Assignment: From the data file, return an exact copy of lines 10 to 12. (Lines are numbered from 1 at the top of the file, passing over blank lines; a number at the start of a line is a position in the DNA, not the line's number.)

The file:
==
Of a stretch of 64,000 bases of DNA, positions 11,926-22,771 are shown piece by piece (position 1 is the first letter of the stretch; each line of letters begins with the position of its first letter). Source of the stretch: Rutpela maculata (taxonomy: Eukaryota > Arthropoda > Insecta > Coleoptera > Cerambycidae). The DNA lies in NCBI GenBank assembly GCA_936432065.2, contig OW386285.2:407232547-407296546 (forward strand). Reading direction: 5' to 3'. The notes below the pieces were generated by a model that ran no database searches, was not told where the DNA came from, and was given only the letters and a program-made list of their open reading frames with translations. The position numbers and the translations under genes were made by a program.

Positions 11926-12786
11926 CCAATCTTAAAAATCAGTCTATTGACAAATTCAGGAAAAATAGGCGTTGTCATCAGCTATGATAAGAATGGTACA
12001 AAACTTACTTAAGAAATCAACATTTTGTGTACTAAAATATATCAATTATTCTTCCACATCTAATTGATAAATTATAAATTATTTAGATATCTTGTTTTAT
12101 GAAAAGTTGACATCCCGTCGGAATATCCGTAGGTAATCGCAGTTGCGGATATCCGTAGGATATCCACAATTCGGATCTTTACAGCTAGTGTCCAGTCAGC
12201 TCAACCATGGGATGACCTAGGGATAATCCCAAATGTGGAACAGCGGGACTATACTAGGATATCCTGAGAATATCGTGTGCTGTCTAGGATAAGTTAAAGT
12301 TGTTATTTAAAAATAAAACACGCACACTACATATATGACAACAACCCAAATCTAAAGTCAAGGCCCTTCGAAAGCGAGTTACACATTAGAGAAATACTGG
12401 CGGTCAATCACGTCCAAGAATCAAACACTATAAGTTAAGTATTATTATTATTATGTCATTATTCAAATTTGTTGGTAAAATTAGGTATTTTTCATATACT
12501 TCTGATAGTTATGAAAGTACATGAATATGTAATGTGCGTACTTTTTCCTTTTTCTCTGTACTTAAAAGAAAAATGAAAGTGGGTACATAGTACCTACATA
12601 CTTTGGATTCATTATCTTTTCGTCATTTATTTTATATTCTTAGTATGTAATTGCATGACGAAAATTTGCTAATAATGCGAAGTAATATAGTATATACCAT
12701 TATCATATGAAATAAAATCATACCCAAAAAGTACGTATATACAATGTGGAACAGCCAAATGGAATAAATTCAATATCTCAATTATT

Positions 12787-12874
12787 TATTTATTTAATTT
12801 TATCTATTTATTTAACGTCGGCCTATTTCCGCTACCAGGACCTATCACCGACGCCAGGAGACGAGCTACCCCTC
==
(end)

12601 CTTTGGATTCATTATCTTTTCGTCATTTATTTTATATTCTTAGTATGTAATTGCATGACGAAAATTTGCTAATAATGCGAAGTAATATAGTATATACCAT
12701 TATCATATGAAATAAAATCATACCCAAAAAGTACGTATATACAATGTGGAACAGCCAAATGGAATAAATTCAATATCTCAATTATT

Positions 12787-12874